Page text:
So, is there a point when an organisation becomes impenetrable by social media backlash?

Tesco is the Ryanair of our lunch menu. We sign up for what we get. We don’t pay for bells and whistles, nor do we expect it. And that transends to the social web.

Tescos has a surprisingly limited social media presence. The buzz is there – many others have had the misfortune of sampling the sushi – but the impact it has on the company is minute.

We all love to roll out the stat that 93 per cent of consumers expect an organisation to have a social media presence – it’s almost become a cliche -but this does tend to depend on the size of an organisation.

We expect Tesco to have an advertising campaign. It should have a PR budget. We would be shocked if it didn’t.

It’s the smaller budgets where we can really make a difference when it comes to social media. It’s the small company case studies that stand out – and for good reason.

Inovate beyond your size and you will get noticed. Social media presents a cost effective solution to this conundrum.

Perhaps all small companies should start making sushi.

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January 26, 2010 at 8:25 pm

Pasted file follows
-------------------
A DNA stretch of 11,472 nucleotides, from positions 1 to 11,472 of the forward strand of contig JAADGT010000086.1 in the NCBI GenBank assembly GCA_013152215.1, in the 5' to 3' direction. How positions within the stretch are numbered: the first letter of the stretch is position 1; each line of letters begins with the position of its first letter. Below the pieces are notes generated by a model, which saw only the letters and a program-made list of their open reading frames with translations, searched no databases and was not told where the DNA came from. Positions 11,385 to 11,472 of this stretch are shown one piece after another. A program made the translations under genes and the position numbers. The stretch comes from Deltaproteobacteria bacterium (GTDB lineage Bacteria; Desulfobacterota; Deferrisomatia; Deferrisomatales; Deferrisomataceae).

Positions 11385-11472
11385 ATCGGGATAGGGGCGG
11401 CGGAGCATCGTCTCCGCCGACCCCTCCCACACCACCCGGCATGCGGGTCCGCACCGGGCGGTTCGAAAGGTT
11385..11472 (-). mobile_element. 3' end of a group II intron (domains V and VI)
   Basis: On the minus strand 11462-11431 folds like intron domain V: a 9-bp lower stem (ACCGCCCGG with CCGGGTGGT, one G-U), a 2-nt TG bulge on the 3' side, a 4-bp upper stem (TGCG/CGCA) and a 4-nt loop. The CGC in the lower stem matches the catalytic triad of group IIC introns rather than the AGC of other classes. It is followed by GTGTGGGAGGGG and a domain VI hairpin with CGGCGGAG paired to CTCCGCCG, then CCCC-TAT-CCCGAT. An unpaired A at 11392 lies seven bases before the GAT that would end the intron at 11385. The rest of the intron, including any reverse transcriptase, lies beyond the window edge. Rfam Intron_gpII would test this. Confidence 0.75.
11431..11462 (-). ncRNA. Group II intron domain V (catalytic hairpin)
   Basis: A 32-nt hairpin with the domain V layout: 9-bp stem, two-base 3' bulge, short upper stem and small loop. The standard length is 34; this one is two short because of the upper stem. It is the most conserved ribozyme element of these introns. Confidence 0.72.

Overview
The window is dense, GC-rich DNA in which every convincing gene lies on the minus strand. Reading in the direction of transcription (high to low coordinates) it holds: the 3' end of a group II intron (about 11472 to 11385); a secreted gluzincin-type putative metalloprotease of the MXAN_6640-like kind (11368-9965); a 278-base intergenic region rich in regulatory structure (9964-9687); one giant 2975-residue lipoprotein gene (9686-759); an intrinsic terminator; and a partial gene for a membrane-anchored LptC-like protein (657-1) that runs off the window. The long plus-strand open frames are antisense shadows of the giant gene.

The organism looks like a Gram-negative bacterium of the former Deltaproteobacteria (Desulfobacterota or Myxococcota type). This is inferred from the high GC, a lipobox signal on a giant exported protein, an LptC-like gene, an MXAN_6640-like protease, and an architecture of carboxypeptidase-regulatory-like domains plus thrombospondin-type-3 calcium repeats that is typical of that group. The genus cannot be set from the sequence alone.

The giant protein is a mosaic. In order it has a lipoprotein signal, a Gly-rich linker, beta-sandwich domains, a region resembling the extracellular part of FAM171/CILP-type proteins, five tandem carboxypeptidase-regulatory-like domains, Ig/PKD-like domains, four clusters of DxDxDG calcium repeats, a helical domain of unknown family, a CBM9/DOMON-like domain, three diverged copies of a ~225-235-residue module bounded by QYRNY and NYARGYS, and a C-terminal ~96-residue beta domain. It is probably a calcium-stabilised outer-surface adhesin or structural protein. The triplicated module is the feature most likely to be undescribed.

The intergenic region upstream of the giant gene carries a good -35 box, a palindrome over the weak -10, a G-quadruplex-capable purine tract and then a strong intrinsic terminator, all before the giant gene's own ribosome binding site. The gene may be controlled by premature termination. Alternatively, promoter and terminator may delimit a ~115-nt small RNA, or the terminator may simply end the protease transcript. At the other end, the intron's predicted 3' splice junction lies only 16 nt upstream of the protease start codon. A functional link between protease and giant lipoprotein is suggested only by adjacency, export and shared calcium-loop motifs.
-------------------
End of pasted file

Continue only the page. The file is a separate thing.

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Not quite twittelating enough

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Oh how times change in the fast paced world of social media. Last year, after finally getting my hands on my, now much loved, iPhone, I wrote a post based on a thorough test of the iPhone Twitter apps on the market. Looking back on my posts for 2009 I found my handset now tells a different story.

The Twitter apps on offer have evolved dramatically in the past few months but to me there’s still no one stop shop that meets all our tweeting needs. For anyone feeling unfulfilled by their current app, I recommend a combination of three to fully quench your thirst for 140 characters.

My all time favourite has to be Twittelator Pro, for the ease and scope of posting. No other app I’ve found allows you to post images, video, audio, geo tagging and even emoticons in one tweet. There are other nifty functionalities which ease use such as the ability to reply all and save messages to tweet later. The app also supports Twitter lists – useful for those who follow big numbers but like to monitor a select few more closely.

It may be damn clever but Twittelator Pro is still missing a few elements, for which I use two other apps in tandem.

Hootsuite, my all time favourite Twitter app on the desktop offers the ability to schedule tweets in advance – a must have for those managing multiple accounts.